Re-review of Codex Alera

I recently re-read the entire Codex Alera series, mostly to look for hints of things that I didn't see coming.  I think the timing was pretty good; I remembered very little about what happened.  That is to say, I remembered most of the broad sweep, but very, very little of specifics.

And I think I found mostly what I was looking for.  I missed most of the hints about Tavi and Kitai, the first time.  And the other big one that I was specifically looking for was Isana's treatment of Tavi, especially in the first book.

I thought the hints dropped about Tavi and Kitai were pretty cool, and well done.  I definitely felt like I should have seen it the first time.

The parts about Isana and Tavi was a bit less cool.  We have Isana's point of view a number of times in the first book, and she thinks specifically about Tavi a couple of those times.  And there should have been a broadside about their relationship (after all, she's thinking to herself about him; she doesn't need to guard her thoughts), but there wasn't.  So that was a little disappointing.

And linguistically, the book was a bit of a mess, with quite a few non-Roman names, and the weird use of House Gaius (putting a praenomen into a family name).  There was also some gender confusion, such as Placidus Aria (instead of Placida Aria).  I might well have remarked on it before, but there was a big hint about Tavi in there (Tavi not being a Roman name, of course).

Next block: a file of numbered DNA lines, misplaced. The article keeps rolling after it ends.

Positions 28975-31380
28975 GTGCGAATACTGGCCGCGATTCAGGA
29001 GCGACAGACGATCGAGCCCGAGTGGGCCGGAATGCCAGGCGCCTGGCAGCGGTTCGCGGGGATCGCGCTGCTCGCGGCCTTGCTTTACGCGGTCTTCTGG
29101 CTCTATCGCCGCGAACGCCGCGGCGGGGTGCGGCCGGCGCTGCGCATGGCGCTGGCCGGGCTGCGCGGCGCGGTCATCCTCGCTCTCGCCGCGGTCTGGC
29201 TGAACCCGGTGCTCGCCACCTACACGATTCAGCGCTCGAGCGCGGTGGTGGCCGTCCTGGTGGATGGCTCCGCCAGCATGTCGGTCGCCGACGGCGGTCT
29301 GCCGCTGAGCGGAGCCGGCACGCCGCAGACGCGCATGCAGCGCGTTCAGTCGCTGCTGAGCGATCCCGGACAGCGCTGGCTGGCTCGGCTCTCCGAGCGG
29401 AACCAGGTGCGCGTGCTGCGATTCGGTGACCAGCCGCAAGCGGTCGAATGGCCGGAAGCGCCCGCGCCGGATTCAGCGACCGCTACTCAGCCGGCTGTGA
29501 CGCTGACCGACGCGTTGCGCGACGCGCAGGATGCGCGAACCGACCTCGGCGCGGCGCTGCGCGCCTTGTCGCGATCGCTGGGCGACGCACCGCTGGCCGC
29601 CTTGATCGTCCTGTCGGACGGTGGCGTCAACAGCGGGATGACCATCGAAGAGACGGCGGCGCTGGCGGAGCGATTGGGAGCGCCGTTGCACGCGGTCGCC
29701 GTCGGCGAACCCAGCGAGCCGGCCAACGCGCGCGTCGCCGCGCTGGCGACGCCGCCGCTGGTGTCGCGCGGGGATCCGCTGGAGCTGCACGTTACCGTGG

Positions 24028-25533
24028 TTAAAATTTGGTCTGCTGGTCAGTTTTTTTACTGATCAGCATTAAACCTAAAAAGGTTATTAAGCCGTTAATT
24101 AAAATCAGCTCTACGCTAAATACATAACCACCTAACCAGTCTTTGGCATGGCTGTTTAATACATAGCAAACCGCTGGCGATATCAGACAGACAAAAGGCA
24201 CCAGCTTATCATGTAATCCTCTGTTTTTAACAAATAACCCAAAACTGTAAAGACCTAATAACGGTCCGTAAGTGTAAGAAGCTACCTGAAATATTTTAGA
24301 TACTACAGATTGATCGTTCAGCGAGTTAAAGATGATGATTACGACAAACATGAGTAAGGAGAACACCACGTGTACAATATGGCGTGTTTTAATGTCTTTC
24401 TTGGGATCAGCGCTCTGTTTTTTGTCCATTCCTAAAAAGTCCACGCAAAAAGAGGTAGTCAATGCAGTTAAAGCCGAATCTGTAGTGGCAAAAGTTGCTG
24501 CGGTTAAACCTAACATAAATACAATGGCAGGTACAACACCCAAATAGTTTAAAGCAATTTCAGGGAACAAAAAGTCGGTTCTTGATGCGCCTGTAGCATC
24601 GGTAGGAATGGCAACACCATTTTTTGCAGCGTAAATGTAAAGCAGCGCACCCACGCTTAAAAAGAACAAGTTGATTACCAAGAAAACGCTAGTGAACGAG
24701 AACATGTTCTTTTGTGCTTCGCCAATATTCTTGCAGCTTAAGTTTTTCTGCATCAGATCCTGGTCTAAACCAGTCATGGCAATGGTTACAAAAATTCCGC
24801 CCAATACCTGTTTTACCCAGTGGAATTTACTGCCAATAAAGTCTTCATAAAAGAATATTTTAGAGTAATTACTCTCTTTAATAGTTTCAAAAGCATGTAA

But the books held up quite well on second perusal.  It wasn't quite as hard to put them down, but it still wasn't easy.

And there were some interesting things I'd missed.  The herdbane tribe humans who could jump fifteen feet (I read that as using the birds to get that high in my first reading.  Also, think of that in terms of dunking a basketball:  I've heard of a couple of people who could dunk on a twelve-foot net, but nothing higher than that.  And this was a whole tribe of people who could do it).  The archers shooting arrows six hundred yards.  I actually doubt that this is possible, even with machine assistance.  I suspect wind resistance will slow the arrow down too much, no matter how much force is behind it.  Certainly, I've never heard of shooting an arrow more than about three hundred yards.

There was also the legions who could march (on a furycrafted road) one hundred leagues in a day.  That's at least 30mph, sustained over an entire day.  I hadn't worked out how much Butcher was tying himself in knots on how fast the ships on runners were going.  And I think it was trying to square it with that marching speed that made it such a mess.

Regardless of all that, it was still a very good series.  I don't think I'll re-read it again any time soon, but it was fun doing it this time.  It did mostly hold together.

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